Dealing with difficult colleagues and workplace conflict? Try this

Tips to become more resilient in the face of workplace conflict - and prevent it happening again in future.

A positive and healthy workplace culture is important for a resilient business. 

Why should you spend 3 minutes reading this blog?

  • Difficult colleagues are inevitable, knowing how to deal with them can make a huge difference to your work day. 
  • It’s written by someone with 20+ years’ experience in human resources and resilience building. 
  • It will help you build better relationships - even with that ‘challenging’ colleague. 

There is nothing productive about workplace conflict and difficult colleagues. Tense interactions with peers cause stress and anxiety, which impairs decision-making, focus and overall well being. For managers who haven’t had conflict resolution training, navigating the waters of workplace conflict is time consuming and extremely intricate. 

It’s not an uncommon issue. We all have certain colleagues that we find difficult to interact with. It will vary for each of us, depending on what type of personalities and behaviours we are more comfortable with. 

In a workplace environment, it can become problematic as you are in close proximity to a wide range of people - which increases the odds of encountering someone you may label as ‘difficult’. You may find them intrusive, too talkative, interruptive or not open to advice - to name a few. 

While it may be tempting to avoid them, this can cause disruption to the workplace by inhibiting team collaboration, communication, stress levels and team culture. It can be especially tricky if you’re the manager. Here’s how to cope with workplace conflict in a productive way:

1. Start with you:

Often, the best place to start when addressing a workplace conflict issue or difficult colleague is ourselves. It may be hard to hear, we know - but stay with us. Regardless of who is more ‘at fault’, the reality is - we have no control over how other people behave or the actions they make. What we can control - and change - is how we view them. 

2. Find your calm before you act:

When we experience stress or anxiety triggers our brain can go into reactive mode, which impairs our decision making and makes us more emotional and overwhelmed. Become aware of what’s really going on for you, to diffuse the situation.

3. Think critically to identify the underlying issue: 

Ask yourself - is it just your colleague’s behaviour that is difficult, as opposed to the person themselves? Perhaps they only exhibit this behaviour at certain times, when they’re feeling under pressure or triggered by stress themselves. Is someone really being ‘difficult’, or are they just under pressure themselves? Is it possible this person simply doesn’t have enough clarity around what’s acceptable within the workplace? If so, try taking steps to inform them of this rationally.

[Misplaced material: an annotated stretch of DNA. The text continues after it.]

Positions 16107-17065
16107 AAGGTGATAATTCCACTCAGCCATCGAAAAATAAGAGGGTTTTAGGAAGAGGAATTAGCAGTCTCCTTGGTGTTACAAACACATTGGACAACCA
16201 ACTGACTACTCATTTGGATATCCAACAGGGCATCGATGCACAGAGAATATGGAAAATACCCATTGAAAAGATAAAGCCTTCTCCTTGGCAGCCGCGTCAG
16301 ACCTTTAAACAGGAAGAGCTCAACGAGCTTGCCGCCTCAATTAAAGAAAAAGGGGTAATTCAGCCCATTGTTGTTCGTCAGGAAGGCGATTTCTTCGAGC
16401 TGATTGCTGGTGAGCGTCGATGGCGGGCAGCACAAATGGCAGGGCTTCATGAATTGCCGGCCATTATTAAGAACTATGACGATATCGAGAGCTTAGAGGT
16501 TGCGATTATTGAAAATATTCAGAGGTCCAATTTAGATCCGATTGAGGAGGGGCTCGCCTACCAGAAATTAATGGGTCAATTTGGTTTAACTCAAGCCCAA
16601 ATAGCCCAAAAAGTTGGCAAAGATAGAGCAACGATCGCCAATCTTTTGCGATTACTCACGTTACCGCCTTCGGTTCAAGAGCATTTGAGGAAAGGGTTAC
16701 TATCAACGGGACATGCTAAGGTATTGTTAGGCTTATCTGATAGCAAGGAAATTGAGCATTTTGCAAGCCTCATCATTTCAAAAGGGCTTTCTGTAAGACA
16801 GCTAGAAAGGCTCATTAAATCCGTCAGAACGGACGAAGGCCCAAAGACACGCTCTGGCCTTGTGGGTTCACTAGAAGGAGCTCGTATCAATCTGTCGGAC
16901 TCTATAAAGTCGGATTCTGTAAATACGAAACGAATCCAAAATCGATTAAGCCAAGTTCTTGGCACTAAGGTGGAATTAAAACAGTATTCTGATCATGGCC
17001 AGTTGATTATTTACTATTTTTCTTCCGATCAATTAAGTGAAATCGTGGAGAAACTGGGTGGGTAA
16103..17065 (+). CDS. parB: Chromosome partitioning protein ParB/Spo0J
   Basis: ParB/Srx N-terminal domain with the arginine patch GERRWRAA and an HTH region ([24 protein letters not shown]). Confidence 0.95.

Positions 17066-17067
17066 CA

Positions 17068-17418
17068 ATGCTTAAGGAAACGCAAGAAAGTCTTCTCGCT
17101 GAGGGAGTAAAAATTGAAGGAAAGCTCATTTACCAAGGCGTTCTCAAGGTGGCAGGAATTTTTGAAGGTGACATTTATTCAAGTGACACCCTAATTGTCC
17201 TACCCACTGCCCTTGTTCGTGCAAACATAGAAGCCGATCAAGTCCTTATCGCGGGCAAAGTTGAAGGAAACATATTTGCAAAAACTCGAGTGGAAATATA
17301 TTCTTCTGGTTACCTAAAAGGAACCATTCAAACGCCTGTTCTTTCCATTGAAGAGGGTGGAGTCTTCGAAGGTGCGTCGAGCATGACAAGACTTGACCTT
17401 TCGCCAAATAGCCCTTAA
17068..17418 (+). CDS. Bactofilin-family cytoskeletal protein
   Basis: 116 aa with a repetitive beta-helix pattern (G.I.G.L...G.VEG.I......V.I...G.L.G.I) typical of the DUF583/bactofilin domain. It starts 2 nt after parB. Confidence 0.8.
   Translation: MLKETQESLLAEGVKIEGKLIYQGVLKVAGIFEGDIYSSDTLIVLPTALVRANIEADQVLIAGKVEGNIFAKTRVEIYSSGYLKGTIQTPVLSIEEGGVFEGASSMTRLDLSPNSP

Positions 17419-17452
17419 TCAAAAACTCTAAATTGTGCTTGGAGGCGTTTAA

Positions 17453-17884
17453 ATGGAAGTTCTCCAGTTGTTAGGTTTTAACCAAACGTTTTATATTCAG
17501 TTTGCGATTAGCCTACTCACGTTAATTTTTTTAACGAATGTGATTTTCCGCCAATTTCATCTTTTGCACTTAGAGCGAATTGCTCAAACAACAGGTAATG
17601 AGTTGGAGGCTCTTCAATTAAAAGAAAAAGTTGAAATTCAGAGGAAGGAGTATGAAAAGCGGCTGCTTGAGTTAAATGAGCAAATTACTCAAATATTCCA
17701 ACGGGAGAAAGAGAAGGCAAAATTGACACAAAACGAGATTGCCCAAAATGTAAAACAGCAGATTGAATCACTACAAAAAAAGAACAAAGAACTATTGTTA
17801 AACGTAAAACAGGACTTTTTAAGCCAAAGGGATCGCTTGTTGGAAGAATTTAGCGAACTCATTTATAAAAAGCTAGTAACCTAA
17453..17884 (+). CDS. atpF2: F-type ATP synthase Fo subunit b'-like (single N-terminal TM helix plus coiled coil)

4. Try to reframe their behaviour 

Use reframing techniques to see their behaviour as a strength. A ‘know it all’ could just have a love of shared learning. Someone you label as ‘stubborn’ could be celebrated for their grit and determination. An ‘overthinker’ could add a lot of value when it comes to reviewing details. Training your brain out of its negative bias and reframing situations more positively can only stand to improve your working day. 

Dealing with difficult colleagues and conflict in the workplace can be tricky, but there are ways to manage it productively and generate a positive outcome for all parties. Resilience is a key attribute for being able to thrive through workplace challenges - and it’s something that we can all build with the right training.

Our masterclasses offer a number of strategies and practical solutions for managing workplace conflict, and we can tailor them to your specific situation.

Take a look at our masterclasses to start building your team’s resilience and boosting your bottom line.

About the author

Wendy Jenkins OAM

Wendy Jenkins is no stranger to change and adversity. As a newlywed looking forward to her next chapter, Wendy was diagnosed with a life-threatening lung condition and given two years to live without a rare and risky transplant procedure. While lucky enough to match with a donor, the transplant left Wendy with ongoing complex health issues, which prevented her from having children, shortened her life expectancy, and led to severe depression and PTSD. 

More than 16 years later, Wendy is a certified resilience coach and instructor, successful entrepreneur, sought-after speaker and a strong advocate for advancing forward - not just bouncing back. A highly experienced human resources practitioner and applied science graduate with honours, Wendy is dedicated to empowering forward-thinking businesses and individuals to be their best through neuroscience-based resilience training.

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